1.e4 c6 2.d4 d5 3.e5 Bf5 4.Nf3 e6 5.Be2 Nd7 6.0–0 Ne7 7.Nbd2 h6 Kamsky chose the Caro Kann today. He is in a difficult situation as he does not want to reveal his opening preparation for his upcoming match against Topalov. This is similar to Anand in Bilbao.
8.Re1 So far we are still in opening book. 8.Re1 is actually not the most popular line but it has been played a number of times in the past. 8.Nb3 is more commonly played instead. 8…Bh7 is the suggested book move. However, I find nothing wrong with 8…Qc7 or even the more aggressive 8…g5.
8…Rc8 Certainly a move I did not anticipate. This lends support to the eventual c5 to loosen up the position as Black needs more space for his pieces.
9.Nf1 Bg6 To clear the f5 square for his Knight. One of the game plans here is White will make a play for the Kingside while Black will make a play for the center. I have to believe that this type of closed strategic game would slightly favor Kamsky who typically thrives in this kind of position.
10.Ne3 Nf5 White’s Knight on e3 is more mobile than the Black Knight on e7. Therefore, a trade would favor Black as he making more room for his pieces.
11.Bd3 Now I think it is time for Black to trade off the Knight on f5 as well as the Bishop on g6. Once this happens, his cramping space problem is resolved.
11…Nxe3 The most obvious recapture would be Bxe3. However, an interesting idea is take with the pawn to open the f file. Regardless of the recapture, Black should play Bxd3 next.
12.fxe3 Bxd3 13.Qxd3 Black needs to open up a file for himself and the most logical move to accomplish that would be c5.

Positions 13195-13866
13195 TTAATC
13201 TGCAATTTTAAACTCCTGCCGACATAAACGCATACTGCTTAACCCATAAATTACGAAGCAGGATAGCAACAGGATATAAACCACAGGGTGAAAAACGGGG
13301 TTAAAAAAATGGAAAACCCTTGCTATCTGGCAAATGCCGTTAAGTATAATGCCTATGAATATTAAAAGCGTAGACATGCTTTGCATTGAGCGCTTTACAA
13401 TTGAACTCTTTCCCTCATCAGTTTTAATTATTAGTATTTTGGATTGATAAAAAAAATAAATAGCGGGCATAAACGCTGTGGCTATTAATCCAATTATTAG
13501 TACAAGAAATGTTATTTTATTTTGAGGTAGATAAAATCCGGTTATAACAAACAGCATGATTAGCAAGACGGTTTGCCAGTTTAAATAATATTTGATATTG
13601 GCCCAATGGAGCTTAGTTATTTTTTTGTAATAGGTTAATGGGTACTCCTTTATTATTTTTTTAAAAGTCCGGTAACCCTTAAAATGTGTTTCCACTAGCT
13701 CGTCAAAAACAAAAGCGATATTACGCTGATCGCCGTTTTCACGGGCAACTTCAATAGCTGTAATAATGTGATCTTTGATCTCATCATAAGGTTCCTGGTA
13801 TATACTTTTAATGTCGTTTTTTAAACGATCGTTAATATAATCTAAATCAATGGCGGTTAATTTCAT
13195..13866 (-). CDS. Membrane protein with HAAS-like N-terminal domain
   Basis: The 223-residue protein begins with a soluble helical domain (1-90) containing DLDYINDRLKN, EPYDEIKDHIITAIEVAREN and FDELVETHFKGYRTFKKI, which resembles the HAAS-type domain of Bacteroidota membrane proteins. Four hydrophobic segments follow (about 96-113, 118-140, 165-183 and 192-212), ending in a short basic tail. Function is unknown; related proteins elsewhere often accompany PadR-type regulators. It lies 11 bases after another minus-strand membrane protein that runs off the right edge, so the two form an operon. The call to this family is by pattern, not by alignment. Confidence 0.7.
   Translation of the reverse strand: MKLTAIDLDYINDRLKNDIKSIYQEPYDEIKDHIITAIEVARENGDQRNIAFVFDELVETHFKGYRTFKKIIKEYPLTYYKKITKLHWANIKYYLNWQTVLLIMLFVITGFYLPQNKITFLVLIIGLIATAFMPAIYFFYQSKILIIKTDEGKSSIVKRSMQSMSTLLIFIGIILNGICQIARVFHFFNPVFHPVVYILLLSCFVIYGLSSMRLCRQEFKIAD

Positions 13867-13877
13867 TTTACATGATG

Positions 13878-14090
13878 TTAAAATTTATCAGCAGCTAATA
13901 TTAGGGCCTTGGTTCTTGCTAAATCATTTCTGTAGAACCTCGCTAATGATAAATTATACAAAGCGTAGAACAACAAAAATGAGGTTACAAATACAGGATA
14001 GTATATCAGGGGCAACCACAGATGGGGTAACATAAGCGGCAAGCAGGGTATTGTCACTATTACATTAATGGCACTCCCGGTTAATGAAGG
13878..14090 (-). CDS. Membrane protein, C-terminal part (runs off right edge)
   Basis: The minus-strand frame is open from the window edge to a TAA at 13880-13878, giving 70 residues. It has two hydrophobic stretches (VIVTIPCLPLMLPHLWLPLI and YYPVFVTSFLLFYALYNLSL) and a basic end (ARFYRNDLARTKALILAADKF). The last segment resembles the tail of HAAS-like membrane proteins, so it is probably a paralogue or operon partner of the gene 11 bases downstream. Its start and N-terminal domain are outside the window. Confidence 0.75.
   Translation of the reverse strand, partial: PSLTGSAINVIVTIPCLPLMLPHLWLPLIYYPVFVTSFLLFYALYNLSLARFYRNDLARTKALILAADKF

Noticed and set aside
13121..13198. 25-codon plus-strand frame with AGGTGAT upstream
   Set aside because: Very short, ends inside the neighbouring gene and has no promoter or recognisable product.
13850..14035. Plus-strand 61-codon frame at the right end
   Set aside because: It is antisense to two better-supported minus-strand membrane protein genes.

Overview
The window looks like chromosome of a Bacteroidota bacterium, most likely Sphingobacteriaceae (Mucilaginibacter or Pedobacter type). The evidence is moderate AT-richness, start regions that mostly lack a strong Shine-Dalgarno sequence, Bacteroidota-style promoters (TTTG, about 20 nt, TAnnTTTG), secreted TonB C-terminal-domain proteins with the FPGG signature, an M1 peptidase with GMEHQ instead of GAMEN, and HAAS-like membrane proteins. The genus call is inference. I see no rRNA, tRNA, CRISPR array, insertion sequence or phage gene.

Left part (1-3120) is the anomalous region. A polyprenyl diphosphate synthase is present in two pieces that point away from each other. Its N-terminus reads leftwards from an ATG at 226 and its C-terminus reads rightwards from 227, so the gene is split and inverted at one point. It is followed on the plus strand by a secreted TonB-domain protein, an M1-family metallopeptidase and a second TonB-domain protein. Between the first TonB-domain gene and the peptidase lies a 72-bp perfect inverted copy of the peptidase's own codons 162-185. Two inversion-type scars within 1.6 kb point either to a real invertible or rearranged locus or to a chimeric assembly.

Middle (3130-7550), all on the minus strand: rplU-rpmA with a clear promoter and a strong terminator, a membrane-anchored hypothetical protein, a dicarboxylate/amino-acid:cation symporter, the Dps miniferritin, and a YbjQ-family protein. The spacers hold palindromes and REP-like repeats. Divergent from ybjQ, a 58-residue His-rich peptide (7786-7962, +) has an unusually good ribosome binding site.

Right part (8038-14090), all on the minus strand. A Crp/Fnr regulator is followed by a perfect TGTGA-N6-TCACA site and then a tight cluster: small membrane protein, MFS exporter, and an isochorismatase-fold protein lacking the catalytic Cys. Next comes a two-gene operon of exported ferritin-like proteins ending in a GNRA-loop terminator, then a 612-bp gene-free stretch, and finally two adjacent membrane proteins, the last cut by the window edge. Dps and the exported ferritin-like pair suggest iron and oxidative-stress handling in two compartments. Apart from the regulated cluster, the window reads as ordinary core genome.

13…c5 Here is the dilemma. Should White go with something safe such as c3 or go for the sharper e4?
14.Rf1 Logically putting his Rook on the most logical square. Black can now just develop his Bishop to e7 then O-O.
14…Be7 15.Bd2 O-O 16.c3 Qb6 Black has clearly equalized. His space problem has been resolved. In fact, Black is actually slightly better.
17.Qc2 Black can loosen up the center with f6. Black can also choose to make a play on the Queenside.
17…Qc6 One possible idea for this move is to clear the b file for b5-b4.
18.Be1 b5 19.a3 a5 20.Qe2 The most difficult dilemma for Black is where to break and when to break up the position.
20…cxd4 21.exd4 Qc4 Looking forward to the endgame, Black has a better Bishop because it has better mobility. In addition, many of the Black pawns are located on the White squares where they are safe from the opposing Bishop. Therefore, White needs to avoid trading major pieces to get into an endgame involving Bishops.
22.Qd1 Nb6 Now White could try to trade his Bishop with Bh4
23.Bh4 Re8 24.Bxe7 Rxe7 25.Nd2 Qc6 26. Rf3 Nd7 The plan remains that White will try to create activities on the Kingside while Black will focus on the center and Queenside. This position is even.
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